Many of the 27,000 miles of the Navajo Nation lay in Arizona. Tribal people make up fewer than 5% of the state’s population but 16% of the COVID-19 fatalities. It may currently be the epicenter of the coronavirus crisis in Indian Country, but it is not the only tribe suffering increased COVID-19 fatalities and cases. From the Cherokee Nation in Oklahoma to the Gila River Indian Community in Arizona, coronavirus is claiming lives. Governor Anthony Ortiz of the Pueblo of San Felipe has warned that the situation is “dire.” The Pueblo of Zuni and Zia Pueblo have escalating infection rates.
“We recognize that this silent killer is threatening our way of life, which is why we need all the support we can get, starting with federal dollars,” said President Jonathan Nez of the Navajo Nation. Over a month ago, Nez cautioned that with only 28 ventilators and 13 ICU beds in IHS facilities on the reservation, the tribe’s health care provision would quickly reach critical mass.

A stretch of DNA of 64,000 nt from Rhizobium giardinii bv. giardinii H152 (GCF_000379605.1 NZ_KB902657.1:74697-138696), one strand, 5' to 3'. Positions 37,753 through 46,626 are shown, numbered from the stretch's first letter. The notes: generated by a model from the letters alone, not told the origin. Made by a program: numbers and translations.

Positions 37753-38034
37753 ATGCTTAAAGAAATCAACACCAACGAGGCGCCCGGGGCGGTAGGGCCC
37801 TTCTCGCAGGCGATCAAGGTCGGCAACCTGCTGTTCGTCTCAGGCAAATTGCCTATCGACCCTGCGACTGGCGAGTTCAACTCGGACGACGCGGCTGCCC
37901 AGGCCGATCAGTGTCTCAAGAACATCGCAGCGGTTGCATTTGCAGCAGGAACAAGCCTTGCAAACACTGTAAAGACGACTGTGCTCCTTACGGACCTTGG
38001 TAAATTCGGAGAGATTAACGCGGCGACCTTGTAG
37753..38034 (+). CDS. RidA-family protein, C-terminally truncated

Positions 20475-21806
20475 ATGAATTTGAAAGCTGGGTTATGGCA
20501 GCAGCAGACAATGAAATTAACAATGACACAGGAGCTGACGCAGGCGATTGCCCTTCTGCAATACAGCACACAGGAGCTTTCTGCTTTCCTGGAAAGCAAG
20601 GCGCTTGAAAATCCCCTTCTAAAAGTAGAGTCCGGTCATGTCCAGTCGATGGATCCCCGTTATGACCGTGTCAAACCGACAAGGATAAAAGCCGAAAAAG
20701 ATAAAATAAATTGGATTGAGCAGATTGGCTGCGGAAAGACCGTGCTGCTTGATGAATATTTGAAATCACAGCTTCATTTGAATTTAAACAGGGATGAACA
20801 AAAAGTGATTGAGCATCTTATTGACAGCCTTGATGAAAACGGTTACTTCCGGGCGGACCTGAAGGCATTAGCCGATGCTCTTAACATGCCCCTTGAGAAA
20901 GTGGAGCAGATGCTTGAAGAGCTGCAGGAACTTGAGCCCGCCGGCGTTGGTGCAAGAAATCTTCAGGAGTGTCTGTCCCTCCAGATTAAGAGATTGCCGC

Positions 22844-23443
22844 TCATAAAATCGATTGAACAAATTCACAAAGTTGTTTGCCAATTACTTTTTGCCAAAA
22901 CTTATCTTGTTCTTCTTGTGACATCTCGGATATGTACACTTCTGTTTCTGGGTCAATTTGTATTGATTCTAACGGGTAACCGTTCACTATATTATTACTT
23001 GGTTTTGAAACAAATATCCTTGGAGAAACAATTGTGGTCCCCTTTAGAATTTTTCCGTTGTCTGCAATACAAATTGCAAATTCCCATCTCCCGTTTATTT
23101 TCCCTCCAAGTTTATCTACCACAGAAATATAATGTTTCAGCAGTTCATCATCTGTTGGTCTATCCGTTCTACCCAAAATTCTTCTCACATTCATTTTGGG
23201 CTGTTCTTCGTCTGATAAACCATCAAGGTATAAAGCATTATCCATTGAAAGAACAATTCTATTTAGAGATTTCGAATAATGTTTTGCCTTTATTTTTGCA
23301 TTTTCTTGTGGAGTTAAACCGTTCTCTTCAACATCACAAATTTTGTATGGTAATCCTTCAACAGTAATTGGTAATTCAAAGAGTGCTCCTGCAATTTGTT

Udall revised his assessment of Trump’s response to “incompetent, slow, and utterly dysfunctional.” Principal Chief of the Cherokee Nation, Chuck Hoskin, Jr., said it “feels like a robbery happening in broad daylight.” Not one dollar of the CARES Act Tribal Stabilization Fund has made it to the frontlines yet, and now, in a move Straight Outta Trumpton, millions of it likely never will. The Trump administrations Assistant Secretary for Indian Affairs, Tara Katuk Sweeney, was handpicked for the role by Trump’s previous extractive industry shill who ran the Department of Interior, Ryan Zinke. Sweeney, an Iñupiat from Utqiaġvik, Alaska, traded her million-dollar salary as vice president of the Arctic Slope Regional Corporation and two approximately $500,000 incentive programs for the highest position in government with direct responsibility to tribes.
“I am humbled by the confidence President Trump and Secretary Zinke have shown in me,” Sweeney said upon her nomination in October 2017. True to Trumpton, she retained her “inherited financial interest” in the Arctic Slope Regional Corporation, the most financially successful of the 13 Alaska Native Regional Corporations that were established pursuant to the 1971 Alaska Native Claims Settlement. All are for profit corporations with extractive industry portfolios. During Sweeney’s final year as VP, the Arctic Slope Regional Corporation posted $3 billion from fossil-fuels.